When I studied Willis' game film following the combine, I thought he was a junkyard dog with a non-stop motor and gritty demeanor. He outworked his opponents off the edge and collected his sacks off sheer hustle and determination. As a pass rusher, he is best described as a power player with the bull rush and butt-and-jerk as his preferred moves. He flashes some explosiveness off the ball, but I wasn't in love with his get off because he frequently appeared late off the ball. Against the run, he gave maximum effort and showed enough strength to hold the point at the line of scrimmage. Yet, I didn't see him as a dominant or disruptive player off the edge.

Overall, I thought he was a productive player who wins with tremendous effort and hustle off the edge. While I like his potential as a contributor as part of a rotation, I see him as a developmental prospect capable of growing into a spot-starter role at the next level. This would make him a Day 3 (Rounds 4-7) candidate on my grading scale, but I could certainly see a team overvaluing the Big 12 Defensive Player of the Year based on his production (11.5 sacks in 2016; 26 career sacks) and impressive athletic performance at the combine. We'll see if he catches the buzz over the next few weeks as one of the late risers up the charts. -- Bucky Brooks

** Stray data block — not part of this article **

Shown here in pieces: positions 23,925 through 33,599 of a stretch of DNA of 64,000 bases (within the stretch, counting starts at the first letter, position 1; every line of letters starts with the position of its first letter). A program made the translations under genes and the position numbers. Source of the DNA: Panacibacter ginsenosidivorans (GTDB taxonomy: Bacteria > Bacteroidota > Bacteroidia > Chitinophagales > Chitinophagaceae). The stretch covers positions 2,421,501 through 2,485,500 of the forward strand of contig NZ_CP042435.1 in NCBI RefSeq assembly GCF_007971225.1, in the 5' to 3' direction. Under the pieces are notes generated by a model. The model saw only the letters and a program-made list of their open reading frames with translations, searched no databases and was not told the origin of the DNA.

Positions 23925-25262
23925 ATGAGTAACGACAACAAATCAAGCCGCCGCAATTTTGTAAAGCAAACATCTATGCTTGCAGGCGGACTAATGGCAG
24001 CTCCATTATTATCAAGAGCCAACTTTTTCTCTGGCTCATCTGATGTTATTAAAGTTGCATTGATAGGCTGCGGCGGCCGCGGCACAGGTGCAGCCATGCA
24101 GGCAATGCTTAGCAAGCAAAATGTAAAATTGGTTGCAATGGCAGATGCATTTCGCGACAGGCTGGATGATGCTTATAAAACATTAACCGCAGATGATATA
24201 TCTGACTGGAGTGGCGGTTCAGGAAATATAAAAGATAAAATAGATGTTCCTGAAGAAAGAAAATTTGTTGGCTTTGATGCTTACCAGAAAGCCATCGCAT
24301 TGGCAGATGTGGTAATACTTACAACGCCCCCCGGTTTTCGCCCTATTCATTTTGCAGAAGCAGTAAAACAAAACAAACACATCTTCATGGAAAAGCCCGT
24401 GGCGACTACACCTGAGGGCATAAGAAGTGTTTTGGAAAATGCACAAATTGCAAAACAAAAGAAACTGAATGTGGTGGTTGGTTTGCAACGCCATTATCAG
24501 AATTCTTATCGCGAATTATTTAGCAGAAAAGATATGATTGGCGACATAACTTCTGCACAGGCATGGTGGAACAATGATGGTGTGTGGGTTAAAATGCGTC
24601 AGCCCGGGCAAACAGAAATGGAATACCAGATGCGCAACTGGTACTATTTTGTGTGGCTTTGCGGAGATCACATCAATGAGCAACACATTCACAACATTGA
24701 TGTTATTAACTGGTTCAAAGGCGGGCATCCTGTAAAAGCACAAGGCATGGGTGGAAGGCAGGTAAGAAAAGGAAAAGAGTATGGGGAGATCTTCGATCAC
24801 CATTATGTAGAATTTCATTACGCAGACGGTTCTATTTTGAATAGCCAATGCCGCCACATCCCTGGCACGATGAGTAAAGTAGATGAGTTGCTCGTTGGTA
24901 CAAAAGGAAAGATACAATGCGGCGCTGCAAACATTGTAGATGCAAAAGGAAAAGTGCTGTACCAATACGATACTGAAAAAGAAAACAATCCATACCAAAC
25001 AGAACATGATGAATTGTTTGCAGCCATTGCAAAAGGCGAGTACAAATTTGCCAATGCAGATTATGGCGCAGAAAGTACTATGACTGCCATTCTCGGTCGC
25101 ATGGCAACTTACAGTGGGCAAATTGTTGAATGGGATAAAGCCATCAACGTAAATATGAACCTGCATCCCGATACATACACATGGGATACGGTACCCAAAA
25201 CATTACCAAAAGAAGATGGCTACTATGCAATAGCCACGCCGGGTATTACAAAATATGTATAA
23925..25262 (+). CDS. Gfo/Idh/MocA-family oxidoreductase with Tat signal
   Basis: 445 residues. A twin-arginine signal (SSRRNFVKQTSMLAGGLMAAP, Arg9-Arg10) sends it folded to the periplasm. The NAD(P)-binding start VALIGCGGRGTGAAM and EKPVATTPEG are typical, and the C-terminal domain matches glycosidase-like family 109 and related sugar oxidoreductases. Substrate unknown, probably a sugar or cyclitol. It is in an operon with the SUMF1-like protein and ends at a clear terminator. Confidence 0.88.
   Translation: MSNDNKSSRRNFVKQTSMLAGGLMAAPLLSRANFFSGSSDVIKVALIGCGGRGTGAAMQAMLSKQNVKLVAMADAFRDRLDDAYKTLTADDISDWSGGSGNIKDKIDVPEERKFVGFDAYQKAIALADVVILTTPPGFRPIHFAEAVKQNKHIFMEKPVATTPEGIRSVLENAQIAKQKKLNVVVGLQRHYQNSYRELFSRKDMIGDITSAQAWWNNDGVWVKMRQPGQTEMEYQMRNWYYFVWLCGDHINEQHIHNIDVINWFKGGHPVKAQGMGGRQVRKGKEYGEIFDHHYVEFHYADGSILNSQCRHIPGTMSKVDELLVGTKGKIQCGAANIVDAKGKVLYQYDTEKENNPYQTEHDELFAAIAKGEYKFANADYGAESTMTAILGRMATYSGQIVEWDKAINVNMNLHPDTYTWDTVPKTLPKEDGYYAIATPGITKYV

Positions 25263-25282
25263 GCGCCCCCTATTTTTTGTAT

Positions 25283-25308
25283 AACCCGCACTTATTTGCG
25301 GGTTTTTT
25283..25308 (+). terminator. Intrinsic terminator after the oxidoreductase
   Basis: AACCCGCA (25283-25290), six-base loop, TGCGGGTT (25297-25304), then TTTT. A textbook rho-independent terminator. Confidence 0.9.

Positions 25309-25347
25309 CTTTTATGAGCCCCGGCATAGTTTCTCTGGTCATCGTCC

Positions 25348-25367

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Small-school WR to remember: The combine is a great opportunity for small-school players to show they belong with the players from perennial powerhouse programs like Alabama and Michigan. That's exactly what Marian University wide receiver Krishawn Hogan did during his testing and on-field workout in Indianapolis.

Hogan measured in at 6-foot-3, 222 pounds and recorded a 4.56-second 40-yard dash. He caught the ball effortlessly and he ran clean, crisp routes. He is a fun player to watch on tape. The Marian quarterback throws him the ball repeatedly until they get inside the 10-yard line. That's when Hogan lines up in the Wildcat formation and scores on a variety of quarterback runs. Scouts like to see small-school players dominate on tape, and that's exactly what Hogan did in every game I studied. After a strong combine performance, I believe he has a chance to be selected as high as the fourth round. -- Daniel Jeremiah

Follow Bucky Brooks on Twitter @BuckyBrooks.